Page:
“We feel very strongly that when they have plans to do something at the site, they should inform the municipality at a bare minimum,” Driver stated. “Absolutely, the people who ordered this knew a site tour filled with people who advocate for heritage and history would be here less than 48 hours after the demolition started.”

Without even the visage of the radio shack or the lighthouse keeper’s residents, it was not difficult to watch Lady Lake O heave and churn in Saturday’s heavy winds and visualize the linchpin of a lighthouse amongst the catastrophic shoals in the area known as the graveyard of Lake Ontario.

With lower than normal water levels, even 75 metres from shore the shallow water and the limestone ledges appeared to force the churning waters back towards the strong westerly gales.

The original Point Petre Lighthouse in the early 1900’s. The structure was dynamited in 1970. (Lighthouse

In his presentation, Seguin explained once the light keeper’s home became superfluous by way of automation, the home was utilized by the MECC up until 2012 as staff accommodations for those conducting atmospheric monitoring exercises. The buildings on this site and the lighthouse were scheduled to receive designation under the Heritage Lighthouse Protection Act of 2008 but due to a backlog and lag in the process and change in direction by the federal government, Point Petre and two other lighthouses in Prince Edward County were not and will not be designated.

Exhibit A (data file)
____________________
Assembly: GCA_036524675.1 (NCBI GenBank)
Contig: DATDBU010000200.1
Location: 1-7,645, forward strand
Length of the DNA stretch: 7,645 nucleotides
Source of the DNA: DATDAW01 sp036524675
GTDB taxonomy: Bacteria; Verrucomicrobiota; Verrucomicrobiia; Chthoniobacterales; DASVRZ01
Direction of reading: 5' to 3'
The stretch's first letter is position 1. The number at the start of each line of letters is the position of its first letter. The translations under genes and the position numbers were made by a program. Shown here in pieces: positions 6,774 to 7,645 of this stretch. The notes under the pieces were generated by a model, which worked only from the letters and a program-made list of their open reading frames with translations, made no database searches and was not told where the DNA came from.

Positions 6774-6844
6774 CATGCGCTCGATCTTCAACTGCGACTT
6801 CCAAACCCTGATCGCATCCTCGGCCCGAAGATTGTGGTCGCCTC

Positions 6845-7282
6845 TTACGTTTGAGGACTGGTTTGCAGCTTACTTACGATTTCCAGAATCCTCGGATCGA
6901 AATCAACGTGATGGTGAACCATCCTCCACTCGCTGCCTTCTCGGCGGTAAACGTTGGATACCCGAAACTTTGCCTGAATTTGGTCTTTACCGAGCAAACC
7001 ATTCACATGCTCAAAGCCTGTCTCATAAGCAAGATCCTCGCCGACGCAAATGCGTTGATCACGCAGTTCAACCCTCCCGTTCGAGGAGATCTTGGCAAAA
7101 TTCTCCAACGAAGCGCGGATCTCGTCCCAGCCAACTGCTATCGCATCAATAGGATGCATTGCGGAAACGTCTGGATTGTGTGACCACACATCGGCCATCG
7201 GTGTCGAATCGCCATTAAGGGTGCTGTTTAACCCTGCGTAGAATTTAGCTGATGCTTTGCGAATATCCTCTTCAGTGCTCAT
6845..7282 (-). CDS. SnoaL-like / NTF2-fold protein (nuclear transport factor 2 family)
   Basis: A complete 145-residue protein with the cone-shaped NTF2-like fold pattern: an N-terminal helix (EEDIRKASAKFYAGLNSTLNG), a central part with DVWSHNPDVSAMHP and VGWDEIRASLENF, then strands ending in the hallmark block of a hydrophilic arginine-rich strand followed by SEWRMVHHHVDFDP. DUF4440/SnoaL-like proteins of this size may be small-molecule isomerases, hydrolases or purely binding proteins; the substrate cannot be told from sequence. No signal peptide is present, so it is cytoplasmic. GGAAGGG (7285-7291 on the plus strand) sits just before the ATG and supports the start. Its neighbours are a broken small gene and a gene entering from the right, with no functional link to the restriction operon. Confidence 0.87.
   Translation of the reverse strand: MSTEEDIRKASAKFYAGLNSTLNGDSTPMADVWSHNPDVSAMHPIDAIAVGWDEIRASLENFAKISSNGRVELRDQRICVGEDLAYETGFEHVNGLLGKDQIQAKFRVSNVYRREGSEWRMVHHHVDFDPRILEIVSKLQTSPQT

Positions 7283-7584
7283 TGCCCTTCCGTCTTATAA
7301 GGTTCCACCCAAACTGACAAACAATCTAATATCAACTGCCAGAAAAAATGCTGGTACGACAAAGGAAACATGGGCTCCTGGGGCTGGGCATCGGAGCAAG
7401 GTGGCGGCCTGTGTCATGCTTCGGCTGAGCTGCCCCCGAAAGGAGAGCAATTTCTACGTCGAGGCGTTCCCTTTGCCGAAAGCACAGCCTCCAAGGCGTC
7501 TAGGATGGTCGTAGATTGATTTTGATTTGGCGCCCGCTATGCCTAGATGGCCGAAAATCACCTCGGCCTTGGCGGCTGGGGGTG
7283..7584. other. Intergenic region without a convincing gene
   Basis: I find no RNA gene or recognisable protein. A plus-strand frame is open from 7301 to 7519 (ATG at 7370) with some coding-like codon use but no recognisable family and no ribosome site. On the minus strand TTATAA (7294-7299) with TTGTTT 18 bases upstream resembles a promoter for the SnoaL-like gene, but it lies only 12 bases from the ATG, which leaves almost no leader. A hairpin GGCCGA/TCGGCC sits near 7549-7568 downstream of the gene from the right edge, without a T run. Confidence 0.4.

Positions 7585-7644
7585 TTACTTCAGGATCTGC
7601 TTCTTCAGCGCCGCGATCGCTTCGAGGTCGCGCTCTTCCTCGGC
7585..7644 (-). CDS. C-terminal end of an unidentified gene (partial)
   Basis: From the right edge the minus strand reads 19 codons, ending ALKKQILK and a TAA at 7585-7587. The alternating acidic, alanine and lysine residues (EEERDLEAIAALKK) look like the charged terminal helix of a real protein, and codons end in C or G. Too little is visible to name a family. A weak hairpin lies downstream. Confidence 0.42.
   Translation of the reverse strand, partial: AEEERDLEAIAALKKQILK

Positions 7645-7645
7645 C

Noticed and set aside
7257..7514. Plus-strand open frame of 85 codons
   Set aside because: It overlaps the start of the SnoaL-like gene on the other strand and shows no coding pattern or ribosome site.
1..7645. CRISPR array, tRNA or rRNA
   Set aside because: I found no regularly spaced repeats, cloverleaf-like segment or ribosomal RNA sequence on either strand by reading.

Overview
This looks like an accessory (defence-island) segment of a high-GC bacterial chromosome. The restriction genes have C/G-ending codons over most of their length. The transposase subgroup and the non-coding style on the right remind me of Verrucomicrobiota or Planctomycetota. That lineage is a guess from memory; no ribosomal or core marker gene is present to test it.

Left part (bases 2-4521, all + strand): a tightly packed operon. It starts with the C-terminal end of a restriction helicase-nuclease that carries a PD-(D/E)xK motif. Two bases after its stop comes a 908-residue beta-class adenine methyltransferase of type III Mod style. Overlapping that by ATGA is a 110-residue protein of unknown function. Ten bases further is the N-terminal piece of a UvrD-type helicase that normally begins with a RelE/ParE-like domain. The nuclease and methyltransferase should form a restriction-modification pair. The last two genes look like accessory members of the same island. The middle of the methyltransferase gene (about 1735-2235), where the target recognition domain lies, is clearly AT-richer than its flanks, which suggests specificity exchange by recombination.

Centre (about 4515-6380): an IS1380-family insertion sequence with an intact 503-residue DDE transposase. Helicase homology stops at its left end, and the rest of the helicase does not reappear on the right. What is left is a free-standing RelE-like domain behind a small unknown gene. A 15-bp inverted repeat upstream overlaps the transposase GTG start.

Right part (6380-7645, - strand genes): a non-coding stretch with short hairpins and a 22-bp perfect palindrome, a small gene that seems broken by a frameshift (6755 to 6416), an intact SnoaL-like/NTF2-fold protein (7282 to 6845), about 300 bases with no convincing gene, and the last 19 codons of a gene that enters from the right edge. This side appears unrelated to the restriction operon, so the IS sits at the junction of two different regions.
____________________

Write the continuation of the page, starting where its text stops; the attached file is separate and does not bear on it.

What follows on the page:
“That was a decision that was made without any public consultation and didn’t go through any other level of government. It was simply a decision made by Fisheries and Oceans Canada that all those lighthouses in the backlog are taken off the table and no longer eligible to be designated,” Seguin explained, adding under the act, the radio building, the fog horn building and the residence were associated to light keeping activities and would have been protected from demolition had they been approved.

“These were heritage structures that were valued by our community and we were told for over ten years that we only needed to wait and they would be protected,” he said. All those aforementioned buildings have been razed and all that remains is a detached two port garage and the current lighthouse that remains in operation as a navigational aid for recreational boaters.

Seguin explained the current lighthouse, which replaced the original whose fate was decided with dynamite in 1970, was one of two in Canada with the same cement pillar design-the other formerly stationed near Quebec City on the St.Lawrence- and is the only one of its kind still standing in the world.